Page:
Mountain Lion Reportedly Kills Llama at San Bernardino County Ranch

A property owner who says a mountain lion attacked llamas on her ranch believes the drought may be why the lion has descended from the mountains.

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    NEWSLETTERS

    Following an attack that killed a llama, a ranch owner has been given permission to shoot a mountain lion if it's on her property. Tony Shin reports from Devore for the NBC4 News at 5 p.m. on Tuesday, March 18, 2014. (Published Tuesday, Mar 18, 2014)

    A mountain lion was spotted in the San Bernardino County community of Devore over the weekend – a mountain lion that one resident believes killed her llama few weeks ago.

    Shelly Smith has lived on a 60-acre ranch on Cable Canyon Road for the last 26 years and says she had never had a problem like this. She believes the drought may have something to do with the mountain lion’s arrival.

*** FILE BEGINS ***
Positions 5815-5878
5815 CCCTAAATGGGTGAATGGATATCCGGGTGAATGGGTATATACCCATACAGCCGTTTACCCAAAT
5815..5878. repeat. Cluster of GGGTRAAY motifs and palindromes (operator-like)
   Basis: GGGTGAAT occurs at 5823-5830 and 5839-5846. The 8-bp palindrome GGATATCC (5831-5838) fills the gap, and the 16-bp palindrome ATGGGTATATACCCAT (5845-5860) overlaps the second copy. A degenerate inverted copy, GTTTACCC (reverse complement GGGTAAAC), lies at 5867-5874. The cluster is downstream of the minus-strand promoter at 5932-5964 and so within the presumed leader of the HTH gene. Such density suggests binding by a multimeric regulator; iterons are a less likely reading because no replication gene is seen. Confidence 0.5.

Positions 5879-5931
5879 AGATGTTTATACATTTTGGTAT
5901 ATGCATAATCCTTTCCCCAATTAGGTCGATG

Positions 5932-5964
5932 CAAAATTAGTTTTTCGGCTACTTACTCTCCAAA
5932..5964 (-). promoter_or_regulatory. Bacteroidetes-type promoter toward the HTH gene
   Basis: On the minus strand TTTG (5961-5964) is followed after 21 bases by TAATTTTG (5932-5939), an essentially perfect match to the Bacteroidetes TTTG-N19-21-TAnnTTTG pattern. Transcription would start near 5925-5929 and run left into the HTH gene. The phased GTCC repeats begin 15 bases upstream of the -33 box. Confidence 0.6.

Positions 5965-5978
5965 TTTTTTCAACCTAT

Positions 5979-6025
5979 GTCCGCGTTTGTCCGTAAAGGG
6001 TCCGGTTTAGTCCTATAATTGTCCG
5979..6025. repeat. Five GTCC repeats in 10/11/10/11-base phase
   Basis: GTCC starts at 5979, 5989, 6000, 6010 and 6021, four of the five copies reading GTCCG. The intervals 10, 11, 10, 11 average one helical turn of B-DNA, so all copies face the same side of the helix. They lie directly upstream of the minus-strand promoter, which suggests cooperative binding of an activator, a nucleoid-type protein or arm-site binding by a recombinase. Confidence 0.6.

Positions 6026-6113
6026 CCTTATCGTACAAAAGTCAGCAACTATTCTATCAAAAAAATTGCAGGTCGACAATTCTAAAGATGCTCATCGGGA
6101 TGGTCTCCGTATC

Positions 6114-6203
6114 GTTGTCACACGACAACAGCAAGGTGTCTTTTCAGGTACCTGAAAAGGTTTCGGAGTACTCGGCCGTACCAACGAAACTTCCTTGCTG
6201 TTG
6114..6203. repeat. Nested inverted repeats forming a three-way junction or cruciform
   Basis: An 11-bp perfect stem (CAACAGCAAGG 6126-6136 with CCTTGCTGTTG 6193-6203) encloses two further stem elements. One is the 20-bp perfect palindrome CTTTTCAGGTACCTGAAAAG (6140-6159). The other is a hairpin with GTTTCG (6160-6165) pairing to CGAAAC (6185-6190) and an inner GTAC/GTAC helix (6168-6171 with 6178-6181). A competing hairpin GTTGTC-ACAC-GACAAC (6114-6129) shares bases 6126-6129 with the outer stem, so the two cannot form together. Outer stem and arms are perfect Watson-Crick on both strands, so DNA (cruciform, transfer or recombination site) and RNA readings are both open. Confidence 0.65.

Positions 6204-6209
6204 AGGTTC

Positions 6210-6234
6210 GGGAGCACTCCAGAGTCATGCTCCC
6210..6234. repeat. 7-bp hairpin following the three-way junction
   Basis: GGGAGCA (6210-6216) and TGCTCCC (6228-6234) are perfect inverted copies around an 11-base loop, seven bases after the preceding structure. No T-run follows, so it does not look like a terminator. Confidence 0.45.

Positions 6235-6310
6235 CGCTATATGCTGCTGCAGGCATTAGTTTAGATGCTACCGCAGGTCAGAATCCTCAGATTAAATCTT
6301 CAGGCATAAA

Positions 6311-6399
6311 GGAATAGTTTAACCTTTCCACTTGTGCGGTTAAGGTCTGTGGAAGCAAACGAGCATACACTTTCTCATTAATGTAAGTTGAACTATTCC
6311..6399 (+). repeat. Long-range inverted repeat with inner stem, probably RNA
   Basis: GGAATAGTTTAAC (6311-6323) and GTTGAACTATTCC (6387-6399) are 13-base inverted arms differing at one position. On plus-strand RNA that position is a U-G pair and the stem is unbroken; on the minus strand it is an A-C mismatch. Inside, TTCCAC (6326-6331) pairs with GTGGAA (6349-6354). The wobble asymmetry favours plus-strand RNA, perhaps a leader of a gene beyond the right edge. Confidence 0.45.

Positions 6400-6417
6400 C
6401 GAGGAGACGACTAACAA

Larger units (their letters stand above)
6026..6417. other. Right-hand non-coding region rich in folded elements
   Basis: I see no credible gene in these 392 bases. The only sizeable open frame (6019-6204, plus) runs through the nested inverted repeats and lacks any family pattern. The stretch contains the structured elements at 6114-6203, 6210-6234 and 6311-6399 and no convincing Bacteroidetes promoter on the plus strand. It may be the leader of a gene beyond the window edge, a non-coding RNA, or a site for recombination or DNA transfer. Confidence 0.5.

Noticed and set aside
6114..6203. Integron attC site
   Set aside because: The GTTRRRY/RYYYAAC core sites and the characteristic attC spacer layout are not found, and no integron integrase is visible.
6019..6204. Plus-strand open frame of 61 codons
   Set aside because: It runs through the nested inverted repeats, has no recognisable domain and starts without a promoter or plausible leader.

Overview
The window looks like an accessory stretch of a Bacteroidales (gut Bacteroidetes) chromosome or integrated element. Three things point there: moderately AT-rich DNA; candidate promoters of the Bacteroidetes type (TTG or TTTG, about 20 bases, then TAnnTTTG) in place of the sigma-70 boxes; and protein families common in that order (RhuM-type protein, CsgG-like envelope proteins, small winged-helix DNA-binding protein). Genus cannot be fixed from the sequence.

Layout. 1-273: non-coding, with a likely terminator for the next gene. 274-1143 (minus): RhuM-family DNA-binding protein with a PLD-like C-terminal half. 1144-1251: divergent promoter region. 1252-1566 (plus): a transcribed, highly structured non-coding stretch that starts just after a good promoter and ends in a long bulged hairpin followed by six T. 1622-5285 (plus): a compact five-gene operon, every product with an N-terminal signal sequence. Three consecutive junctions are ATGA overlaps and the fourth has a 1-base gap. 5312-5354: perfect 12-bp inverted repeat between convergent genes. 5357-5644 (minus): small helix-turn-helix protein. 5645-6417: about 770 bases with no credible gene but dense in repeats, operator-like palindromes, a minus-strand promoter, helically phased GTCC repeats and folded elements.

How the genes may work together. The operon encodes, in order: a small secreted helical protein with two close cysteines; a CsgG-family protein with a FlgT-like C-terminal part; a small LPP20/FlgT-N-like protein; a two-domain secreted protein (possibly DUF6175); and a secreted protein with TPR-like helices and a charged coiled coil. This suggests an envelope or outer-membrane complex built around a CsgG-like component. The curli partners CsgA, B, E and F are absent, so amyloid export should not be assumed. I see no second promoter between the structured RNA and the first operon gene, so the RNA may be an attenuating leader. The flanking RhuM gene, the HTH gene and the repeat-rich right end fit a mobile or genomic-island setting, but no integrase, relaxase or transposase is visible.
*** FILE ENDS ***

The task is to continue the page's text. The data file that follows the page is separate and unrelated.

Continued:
"We're just assuming that he’s thirsty and hungry and coming down for that reason, but unfortunately it's terrorizing our property," Smith said.

    Smith says she heard her animals screaming a few weeks ago and discovered that her llama Frosty had been attacked and killed. Another llama had been bitten, but survived.

    "It's nothing like you've ever heard before, it's horrifying," Smith said.

    Fish and Wildlife wardens have given Smith permission to shoot the lion if it returned.

    Smith says the lion returned Saturday night, and that she heard it attacking some type of animal in the same area where her llamas were attacked.

    Despite having permission to shoot the lion, Smith says it’s difficult to know when the animal will appear.

    "That’s always a problem because you got to go in and unlock the safe to get to the gun and get out there and by that time, he's already mauled whatever he's interested in," Smith said.

    Smith is also concered about her caretaker’s children who live on the property as well.

    "We don't know from one moment to the next when this animal is going to come back and attack one of our other livestock or one of us," Smith said.

    Authorities are still investigating the second sighting, but as of now, have no plans to trap and relocate the lion. More action will be taken if authorities believe the lion becomes a threat to public safety.